The real value of highway construction was up 4.3 percent in January 2013 compared to January 2012, according to the latest analysis of U.S. Census Bureau data by the American Road & Transportation Builders Association (ARTBA).
“Weather is the driving force behind the value of transportation work in January, which can be volatile,” said ARTBA Chief Economist Dr. Alison Premo Black in a written statement. “With warmer than average temperatures across the country, many contractors were able to get more work done on transportation projects, providing a market boost early this year.”
While the recent uptick in highway construction is positive news for a sector that saw a four percent dip in activity during 2012, Black warned that it remains to be seen if the trend will continue, noting that while states have recently been obligating federal dollars at a good pace, contract awards for highway projects have been down, and nearly half the states are pulling back on their programs.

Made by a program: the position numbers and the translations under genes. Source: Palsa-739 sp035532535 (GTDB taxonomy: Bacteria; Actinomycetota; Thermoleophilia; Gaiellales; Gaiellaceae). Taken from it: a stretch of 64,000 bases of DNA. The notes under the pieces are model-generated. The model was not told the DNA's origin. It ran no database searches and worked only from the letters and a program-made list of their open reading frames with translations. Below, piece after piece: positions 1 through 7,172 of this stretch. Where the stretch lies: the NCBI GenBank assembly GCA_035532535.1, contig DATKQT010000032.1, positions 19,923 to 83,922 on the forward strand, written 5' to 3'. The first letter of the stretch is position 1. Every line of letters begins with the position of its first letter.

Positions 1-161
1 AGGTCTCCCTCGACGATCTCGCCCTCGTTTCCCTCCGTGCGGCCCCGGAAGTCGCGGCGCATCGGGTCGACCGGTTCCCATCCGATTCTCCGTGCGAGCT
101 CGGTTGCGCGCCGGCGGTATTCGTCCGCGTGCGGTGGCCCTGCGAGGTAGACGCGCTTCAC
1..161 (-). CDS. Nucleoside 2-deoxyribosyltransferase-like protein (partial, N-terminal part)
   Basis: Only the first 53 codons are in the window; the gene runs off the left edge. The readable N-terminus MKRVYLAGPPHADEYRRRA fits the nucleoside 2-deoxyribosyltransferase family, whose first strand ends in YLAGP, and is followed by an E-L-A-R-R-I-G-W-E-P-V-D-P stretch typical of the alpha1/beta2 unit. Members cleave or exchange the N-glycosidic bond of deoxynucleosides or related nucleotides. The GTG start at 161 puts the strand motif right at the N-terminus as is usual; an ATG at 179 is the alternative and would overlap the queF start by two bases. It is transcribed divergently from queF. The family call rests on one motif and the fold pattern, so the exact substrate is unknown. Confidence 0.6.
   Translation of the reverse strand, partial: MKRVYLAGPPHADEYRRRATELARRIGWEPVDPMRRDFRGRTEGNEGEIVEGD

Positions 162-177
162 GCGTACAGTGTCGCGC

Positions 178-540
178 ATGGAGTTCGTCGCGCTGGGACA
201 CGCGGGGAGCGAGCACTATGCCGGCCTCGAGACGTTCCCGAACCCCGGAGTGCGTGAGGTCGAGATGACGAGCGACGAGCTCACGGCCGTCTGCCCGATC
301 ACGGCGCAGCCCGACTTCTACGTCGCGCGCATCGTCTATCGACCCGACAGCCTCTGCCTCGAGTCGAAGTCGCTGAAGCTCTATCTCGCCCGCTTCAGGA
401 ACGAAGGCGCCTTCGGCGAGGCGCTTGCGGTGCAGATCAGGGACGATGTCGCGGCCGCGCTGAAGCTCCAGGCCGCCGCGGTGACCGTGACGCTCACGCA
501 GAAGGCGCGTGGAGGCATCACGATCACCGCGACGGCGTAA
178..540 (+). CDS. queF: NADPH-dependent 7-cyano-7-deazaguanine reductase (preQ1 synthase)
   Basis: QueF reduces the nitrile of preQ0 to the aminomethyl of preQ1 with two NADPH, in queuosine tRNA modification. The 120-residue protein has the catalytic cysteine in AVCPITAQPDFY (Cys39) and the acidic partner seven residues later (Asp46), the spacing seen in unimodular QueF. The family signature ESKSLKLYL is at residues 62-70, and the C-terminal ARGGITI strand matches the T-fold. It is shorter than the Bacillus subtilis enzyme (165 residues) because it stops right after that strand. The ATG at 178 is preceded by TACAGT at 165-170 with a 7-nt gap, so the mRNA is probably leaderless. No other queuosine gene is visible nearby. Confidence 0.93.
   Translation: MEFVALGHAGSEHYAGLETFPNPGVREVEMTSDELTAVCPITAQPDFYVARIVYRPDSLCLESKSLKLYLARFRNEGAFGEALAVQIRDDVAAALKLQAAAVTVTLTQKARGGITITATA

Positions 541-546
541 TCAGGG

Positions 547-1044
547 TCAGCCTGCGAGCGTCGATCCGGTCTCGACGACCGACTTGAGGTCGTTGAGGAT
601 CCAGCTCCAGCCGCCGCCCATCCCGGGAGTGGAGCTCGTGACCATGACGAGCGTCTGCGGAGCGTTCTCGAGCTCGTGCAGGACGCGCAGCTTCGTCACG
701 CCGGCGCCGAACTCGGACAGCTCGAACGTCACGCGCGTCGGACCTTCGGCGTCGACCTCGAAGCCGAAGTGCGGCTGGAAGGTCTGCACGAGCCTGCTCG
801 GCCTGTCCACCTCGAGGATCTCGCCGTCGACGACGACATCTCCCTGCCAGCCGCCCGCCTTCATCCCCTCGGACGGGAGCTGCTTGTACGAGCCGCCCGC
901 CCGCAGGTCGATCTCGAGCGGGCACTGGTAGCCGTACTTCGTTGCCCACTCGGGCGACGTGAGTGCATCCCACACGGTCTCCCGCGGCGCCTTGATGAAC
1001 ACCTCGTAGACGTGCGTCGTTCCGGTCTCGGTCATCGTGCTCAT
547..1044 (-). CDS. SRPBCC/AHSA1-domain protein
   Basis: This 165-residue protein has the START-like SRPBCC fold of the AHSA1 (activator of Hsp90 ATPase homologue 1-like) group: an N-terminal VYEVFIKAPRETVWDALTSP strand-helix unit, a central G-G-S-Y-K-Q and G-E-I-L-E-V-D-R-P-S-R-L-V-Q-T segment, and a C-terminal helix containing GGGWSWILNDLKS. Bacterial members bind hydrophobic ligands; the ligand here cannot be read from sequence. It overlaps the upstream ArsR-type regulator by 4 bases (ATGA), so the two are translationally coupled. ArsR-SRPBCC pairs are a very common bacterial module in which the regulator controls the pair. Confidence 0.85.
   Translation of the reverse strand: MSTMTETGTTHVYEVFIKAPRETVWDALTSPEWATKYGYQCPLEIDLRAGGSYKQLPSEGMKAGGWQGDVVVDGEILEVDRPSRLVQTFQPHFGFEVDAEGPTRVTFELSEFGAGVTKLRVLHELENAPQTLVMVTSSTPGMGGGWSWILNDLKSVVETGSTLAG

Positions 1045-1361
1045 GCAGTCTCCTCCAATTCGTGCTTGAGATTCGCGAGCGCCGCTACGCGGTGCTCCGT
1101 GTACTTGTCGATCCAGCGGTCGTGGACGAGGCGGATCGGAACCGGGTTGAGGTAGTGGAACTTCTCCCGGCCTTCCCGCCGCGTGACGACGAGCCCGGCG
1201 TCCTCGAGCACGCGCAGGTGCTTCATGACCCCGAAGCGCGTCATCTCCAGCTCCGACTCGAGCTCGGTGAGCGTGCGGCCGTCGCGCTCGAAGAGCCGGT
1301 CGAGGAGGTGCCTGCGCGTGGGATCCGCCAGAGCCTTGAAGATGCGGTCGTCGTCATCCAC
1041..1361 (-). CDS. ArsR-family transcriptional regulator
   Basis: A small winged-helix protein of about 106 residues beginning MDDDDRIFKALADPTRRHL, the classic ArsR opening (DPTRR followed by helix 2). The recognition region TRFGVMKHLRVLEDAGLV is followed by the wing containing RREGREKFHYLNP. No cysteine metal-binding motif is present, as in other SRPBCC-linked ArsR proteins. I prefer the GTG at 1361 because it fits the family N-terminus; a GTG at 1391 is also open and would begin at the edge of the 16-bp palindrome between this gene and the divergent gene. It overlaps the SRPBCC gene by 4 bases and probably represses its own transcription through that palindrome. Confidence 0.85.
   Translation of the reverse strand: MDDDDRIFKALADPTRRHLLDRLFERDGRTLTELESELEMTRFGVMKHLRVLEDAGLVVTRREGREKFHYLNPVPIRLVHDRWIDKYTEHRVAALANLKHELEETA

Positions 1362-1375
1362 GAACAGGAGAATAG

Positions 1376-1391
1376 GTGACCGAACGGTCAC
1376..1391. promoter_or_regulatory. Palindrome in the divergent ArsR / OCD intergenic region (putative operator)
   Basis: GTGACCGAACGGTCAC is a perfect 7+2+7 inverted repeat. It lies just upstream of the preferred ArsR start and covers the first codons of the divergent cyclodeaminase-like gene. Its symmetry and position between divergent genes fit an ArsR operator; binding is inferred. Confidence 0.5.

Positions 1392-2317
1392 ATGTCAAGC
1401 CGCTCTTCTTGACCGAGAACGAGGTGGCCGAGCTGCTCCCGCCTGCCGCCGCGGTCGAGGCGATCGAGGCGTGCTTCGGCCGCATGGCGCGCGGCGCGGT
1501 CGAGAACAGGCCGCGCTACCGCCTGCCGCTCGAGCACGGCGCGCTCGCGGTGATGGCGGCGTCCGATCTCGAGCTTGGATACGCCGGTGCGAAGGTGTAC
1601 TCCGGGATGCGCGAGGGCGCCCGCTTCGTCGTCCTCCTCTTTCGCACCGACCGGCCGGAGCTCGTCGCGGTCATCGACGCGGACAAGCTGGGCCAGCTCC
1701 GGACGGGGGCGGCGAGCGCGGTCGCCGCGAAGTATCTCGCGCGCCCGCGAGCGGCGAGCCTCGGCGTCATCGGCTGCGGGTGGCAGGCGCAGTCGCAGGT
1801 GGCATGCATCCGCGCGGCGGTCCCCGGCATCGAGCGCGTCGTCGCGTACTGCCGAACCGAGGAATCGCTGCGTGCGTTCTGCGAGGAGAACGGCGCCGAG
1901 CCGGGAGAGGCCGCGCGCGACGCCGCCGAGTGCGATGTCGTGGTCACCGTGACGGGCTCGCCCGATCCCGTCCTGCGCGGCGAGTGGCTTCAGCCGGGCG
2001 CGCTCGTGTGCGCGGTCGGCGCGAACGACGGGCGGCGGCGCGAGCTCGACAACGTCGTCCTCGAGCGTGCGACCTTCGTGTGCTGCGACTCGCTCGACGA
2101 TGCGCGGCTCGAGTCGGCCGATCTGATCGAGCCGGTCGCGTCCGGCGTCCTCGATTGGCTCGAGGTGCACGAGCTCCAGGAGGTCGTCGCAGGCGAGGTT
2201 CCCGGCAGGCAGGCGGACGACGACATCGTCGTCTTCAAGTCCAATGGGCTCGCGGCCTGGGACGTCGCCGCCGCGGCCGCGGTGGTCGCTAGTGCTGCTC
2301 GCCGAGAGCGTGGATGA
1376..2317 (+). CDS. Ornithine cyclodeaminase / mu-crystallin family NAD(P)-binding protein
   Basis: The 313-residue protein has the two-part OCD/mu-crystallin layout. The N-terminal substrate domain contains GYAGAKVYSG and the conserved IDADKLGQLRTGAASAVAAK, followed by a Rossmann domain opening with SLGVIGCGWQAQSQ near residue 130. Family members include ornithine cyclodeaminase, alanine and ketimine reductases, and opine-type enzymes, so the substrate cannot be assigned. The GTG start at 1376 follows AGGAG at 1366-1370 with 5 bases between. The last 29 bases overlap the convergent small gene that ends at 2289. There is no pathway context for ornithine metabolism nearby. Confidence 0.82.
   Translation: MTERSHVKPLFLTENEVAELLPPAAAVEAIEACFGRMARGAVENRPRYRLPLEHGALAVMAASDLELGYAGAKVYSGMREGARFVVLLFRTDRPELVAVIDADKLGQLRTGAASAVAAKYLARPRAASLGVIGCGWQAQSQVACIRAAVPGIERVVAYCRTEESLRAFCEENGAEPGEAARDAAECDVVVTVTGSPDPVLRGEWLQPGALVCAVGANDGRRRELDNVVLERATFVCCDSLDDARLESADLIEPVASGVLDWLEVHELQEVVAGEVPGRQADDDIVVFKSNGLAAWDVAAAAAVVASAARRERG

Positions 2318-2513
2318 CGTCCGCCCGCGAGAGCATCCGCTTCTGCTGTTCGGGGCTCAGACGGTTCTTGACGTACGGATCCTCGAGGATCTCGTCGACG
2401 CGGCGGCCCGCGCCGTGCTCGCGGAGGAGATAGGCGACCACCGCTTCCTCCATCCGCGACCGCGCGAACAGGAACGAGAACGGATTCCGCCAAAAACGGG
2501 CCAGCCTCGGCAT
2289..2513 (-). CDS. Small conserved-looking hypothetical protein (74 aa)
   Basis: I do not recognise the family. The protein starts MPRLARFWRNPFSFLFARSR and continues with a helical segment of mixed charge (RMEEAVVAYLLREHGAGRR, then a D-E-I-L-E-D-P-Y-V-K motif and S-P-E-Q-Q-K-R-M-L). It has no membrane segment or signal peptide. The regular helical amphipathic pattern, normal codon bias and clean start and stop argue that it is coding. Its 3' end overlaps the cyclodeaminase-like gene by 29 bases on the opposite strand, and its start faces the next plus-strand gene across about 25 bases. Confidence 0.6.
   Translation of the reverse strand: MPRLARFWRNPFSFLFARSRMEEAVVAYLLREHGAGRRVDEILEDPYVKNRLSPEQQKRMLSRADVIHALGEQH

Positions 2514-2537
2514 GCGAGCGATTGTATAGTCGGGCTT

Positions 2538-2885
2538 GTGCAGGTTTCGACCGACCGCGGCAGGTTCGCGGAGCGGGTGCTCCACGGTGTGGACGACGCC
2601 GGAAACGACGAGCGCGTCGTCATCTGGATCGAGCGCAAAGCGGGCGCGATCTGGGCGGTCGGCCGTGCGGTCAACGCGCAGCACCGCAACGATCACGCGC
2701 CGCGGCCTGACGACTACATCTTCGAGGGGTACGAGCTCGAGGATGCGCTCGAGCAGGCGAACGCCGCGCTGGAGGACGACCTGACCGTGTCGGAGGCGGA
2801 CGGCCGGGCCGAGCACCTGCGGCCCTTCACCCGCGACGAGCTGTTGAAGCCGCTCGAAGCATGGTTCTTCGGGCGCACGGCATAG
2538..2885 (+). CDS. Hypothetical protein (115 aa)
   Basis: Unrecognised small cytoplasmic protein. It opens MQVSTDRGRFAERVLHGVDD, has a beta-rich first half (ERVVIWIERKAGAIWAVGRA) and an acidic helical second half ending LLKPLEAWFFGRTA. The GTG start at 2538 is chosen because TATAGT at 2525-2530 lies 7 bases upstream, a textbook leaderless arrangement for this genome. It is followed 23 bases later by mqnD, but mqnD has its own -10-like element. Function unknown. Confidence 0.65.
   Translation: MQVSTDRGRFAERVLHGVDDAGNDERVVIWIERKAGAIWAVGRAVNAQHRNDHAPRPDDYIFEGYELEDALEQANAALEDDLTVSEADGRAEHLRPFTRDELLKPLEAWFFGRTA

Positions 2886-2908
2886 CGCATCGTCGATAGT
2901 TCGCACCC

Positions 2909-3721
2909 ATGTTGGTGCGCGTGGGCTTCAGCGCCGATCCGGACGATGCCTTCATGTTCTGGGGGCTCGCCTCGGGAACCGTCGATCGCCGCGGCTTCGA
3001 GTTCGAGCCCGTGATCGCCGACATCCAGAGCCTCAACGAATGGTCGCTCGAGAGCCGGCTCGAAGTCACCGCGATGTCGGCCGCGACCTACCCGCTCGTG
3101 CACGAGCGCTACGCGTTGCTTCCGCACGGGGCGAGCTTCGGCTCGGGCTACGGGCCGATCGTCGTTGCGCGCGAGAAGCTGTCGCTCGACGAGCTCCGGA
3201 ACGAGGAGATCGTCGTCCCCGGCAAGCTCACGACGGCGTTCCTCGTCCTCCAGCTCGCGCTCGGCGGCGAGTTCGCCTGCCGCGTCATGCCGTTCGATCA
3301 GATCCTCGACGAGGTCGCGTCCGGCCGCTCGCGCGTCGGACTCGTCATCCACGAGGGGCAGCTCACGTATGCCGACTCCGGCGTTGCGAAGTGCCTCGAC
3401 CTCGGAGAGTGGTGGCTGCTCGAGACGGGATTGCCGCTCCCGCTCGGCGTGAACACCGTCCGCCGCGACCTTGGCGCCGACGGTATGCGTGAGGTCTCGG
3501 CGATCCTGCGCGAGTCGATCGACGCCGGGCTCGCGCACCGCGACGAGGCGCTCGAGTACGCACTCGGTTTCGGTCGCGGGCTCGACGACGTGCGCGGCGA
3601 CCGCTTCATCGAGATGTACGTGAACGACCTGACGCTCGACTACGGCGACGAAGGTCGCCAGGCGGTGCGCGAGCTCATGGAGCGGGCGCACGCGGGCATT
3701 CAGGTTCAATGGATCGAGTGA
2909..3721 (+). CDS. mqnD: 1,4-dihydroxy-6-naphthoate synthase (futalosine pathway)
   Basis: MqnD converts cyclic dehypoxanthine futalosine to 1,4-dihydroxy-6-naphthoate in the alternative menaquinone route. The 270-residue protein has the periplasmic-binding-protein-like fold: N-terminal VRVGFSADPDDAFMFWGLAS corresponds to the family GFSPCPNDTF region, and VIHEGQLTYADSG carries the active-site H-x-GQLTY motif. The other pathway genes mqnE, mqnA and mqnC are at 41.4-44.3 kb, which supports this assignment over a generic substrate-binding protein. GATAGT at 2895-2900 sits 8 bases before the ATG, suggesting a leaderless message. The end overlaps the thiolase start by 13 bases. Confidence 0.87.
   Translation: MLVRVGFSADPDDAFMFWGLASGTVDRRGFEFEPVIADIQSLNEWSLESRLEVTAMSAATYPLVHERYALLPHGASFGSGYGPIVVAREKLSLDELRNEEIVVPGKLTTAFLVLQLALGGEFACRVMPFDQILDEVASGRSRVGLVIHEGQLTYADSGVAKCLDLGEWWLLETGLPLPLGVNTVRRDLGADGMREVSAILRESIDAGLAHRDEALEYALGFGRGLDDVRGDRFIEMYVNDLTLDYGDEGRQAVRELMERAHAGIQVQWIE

The stalemate over the federal budget situation is another factor that could impact the market over the next few months, and it is unclear at this time if Congress will fund the highway and transit investment increases authorized last summer, or hold funding for these programs at the 2012 levels.
“We are looking to see how state and local governments will deal with the federal budget sequestration, which went into effect March 1. While the federal highway, airport and non-capital transit investments will not be cut, the reductions in other programs adds further uncertainty into an already challenging situation for many state budgets,” explained Black.
The term “value put in place” reflects actual work done on transportation construction projects and is an indicator of real-time market activity.